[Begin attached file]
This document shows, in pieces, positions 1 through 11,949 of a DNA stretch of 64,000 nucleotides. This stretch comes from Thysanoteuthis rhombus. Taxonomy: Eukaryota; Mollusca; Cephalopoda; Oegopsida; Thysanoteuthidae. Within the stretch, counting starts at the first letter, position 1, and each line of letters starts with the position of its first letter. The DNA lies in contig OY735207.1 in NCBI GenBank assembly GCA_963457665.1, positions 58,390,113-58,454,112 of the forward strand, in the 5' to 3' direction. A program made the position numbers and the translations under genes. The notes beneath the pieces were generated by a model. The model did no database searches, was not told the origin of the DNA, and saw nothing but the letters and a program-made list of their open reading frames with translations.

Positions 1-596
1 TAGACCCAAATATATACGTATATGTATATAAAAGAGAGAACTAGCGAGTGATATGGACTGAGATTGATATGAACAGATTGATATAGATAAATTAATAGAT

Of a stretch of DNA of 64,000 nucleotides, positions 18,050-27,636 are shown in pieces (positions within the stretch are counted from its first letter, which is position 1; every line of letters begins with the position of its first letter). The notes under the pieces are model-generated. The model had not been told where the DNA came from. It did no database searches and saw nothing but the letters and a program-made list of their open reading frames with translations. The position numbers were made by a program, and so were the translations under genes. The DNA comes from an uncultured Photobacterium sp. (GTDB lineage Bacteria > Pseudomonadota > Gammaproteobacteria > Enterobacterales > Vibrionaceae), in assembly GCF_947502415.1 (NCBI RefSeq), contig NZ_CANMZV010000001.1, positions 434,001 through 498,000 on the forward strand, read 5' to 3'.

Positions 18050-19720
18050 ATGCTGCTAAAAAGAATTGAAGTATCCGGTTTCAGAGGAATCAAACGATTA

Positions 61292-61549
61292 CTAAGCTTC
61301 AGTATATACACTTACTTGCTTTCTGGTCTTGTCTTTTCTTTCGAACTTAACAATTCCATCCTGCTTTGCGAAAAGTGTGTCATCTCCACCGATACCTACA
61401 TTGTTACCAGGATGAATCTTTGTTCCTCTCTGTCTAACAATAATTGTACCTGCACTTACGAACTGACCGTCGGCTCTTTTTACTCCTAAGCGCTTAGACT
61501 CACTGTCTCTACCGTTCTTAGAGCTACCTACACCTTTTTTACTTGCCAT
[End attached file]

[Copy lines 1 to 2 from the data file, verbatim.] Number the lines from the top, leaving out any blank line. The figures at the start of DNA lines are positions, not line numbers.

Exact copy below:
This document shows, in pieces, positions 1 through 11,949 of a DNA stretch of 64,000 nucleotides. This stretch comes from Thysanoteuthis rhombus. Taxonomy: Eukaryota; Mollusca; Cephalopoda; Oegopsida; Thysanoteuthidae. Within the stretch, counting starts at the first letter, position 1, and each line of letters starts with the position of its first letter. The DNA lies in contig OY735207.1 in NCBI GenBank assembly GCA_963457665.1, positions 58,390,113-58,454,112 of the forward strand, in the 5' to 3' direction. A program made the position numbers and the translations under genes. The notes beneath the pieces were generated by a model. The model did no database searches, was not told the origin of the DNA, and saw nothing but the letters and a program-made list of their open reading frames with translations.

Positions 1-596